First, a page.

(April 20): A Malaysian marine expert wants the Australian authorities to prove their “seventh arc” theory for missing Malaysia Airlines flight MH370 by sending a plane along the assumed flight path.
Mohamed Shareef, 45, told International Business Times UK that the theory, which was calculated according to Inmarsat radio signals or “handshakes”, needed to be reviewed as it was “not 100% accurate”.
“The flights that they have taken to form the so-called seventh arc were continuously logged into the system and it was going along the route and they took their readings for comparison, which is understood.
“But the case of MH370, it is different. It was not continually logged into the system and no one knows whether it maintained its altitude,” he was quoted as saying.
Shareef said that the Australian Transport Safety Bureau (ATSB) should send a plane along the calculated flight path to “prove to the world” the accuracy of the route.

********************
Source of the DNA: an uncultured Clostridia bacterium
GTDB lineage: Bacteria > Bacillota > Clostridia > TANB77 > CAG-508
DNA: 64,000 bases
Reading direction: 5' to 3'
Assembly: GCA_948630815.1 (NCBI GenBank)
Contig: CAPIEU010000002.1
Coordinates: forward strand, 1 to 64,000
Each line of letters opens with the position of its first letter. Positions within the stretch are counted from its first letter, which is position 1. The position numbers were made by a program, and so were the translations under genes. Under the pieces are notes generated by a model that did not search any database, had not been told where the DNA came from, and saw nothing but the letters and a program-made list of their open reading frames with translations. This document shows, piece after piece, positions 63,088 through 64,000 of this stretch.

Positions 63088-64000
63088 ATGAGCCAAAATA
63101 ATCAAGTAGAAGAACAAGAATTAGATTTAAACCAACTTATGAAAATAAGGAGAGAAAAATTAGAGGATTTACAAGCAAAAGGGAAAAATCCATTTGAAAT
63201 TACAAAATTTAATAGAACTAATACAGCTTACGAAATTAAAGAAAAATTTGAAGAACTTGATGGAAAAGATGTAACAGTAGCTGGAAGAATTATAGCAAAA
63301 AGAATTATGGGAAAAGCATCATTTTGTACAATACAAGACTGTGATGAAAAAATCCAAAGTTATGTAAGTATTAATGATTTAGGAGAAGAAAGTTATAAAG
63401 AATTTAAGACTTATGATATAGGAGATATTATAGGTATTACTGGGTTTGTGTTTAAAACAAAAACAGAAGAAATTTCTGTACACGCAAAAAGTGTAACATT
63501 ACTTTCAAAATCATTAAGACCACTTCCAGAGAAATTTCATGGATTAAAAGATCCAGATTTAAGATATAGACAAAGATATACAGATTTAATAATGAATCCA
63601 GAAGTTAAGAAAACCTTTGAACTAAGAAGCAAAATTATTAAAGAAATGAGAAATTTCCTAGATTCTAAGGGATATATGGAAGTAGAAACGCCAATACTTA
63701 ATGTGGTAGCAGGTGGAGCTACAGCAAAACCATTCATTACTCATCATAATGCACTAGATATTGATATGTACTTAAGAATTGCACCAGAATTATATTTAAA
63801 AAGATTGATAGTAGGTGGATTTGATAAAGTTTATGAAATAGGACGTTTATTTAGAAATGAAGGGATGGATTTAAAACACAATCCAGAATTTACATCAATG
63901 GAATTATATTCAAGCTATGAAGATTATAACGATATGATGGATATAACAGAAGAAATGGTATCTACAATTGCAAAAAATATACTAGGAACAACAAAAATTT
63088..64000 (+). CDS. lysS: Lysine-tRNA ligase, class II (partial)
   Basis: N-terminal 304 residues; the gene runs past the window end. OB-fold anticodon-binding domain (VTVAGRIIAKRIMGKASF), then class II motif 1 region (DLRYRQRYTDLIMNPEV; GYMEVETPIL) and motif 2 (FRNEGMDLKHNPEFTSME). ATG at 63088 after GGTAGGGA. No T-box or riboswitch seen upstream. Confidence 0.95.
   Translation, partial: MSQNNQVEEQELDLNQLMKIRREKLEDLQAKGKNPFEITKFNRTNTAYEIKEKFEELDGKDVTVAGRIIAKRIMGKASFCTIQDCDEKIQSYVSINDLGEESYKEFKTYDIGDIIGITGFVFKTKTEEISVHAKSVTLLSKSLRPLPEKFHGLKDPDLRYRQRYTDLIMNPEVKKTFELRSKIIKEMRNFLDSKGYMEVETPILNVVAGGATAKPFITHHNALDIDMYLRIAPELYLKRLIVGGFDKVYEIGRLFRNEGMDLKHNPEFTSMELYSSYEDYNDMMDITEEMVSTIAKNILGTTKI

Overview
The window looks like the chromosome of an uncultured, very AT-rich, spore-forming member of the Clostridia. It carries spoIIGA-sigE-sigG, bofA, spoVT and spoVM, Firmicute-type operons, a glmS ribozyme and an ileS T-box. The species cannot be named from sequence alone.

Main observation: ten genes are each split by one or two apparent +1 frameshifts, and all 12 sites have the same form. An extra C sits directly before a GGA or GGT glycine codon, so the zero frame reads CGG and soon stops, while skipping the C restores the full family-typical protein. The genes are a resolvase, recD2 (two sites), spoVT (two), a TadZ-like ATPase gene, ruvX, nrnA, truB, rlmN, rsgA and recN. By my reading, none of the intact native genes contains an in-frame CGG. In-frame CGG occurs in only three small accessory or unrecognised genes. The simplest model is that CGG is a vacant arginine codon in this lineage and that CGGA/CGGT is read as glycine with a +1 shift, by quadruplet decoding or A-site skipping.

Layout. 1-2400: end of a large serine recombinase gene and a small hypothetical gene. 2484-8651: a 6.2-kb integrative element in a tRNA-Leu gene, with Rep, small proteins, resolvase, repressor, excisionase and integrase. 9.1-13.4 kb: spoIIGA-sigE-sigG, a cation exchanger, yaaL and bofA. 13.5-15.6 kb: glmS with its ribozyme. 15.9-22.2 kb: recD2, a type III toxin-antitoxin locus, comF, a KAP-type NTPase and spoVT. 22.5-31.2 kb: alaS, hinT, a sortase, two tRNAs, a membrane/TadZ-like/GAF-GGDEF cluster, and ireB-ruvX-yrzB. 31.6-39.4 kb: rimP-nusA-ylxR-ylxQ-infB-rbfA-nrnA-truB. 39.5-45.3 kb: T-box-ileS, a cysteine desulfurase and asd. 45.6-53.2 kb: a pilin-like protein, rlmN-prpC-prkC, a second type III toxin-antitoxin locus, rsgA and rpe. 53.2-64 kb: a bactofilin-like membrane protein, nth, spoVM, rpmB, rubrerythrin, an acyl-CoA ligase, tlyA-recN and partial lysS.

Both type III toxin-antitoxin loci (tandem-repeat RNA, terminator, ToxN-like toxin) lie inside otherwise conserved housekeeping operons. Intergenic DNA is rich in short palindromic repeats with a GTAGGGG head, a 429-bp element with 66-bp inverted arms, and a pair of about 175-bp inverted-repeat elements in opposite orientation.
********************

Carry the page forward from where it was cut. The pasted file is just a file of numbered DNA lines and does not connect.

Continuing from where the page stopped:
“Based on those little signals, what I'm arguing is that if you have calculated something, why not send a real plane on the assumed calculated flight path to check you are right, which would allow us to come closer to the truth,” he said in the IBT report.
Shareef is not the first to question the accuracy of the seventh arc theory. Last month, military aviation technology expert Andre Milne said there was no corroborative evidence for the theory, which states that the missing Boeing 777 is located in the southern Indian Ocean.
It was “a criminal act of fabrication of evidence” to continue insisting that the plane had crashed in the existing search area, Milne had said.
More than a year after flight MH370 disappeared from radar, not a trace of debris has been found despite the largest and most expensive search operations in aviation history.
On April 16, the three governments involved in the search – Malaysia, Australia and China – said the search zone would be expanded to cover another 60,000 sq km if current operations failed to produce results.
“Upon completion of the additional 60,000 sq km, all high probability search areas would have been covered,” the Australian Joint Agency Coordination Centre (JACC) said in a statement.
Flight MH370 went missing on March 8, 2014, en route from Kuala Lumpur to Beijing. It was carrying 227 passengers and 12 crew members, all of whom are presumed dead after the Malaysian Department of Civil Aviation announced in January that the flight was an accident based on international aviation rules. – The Malaysian Insider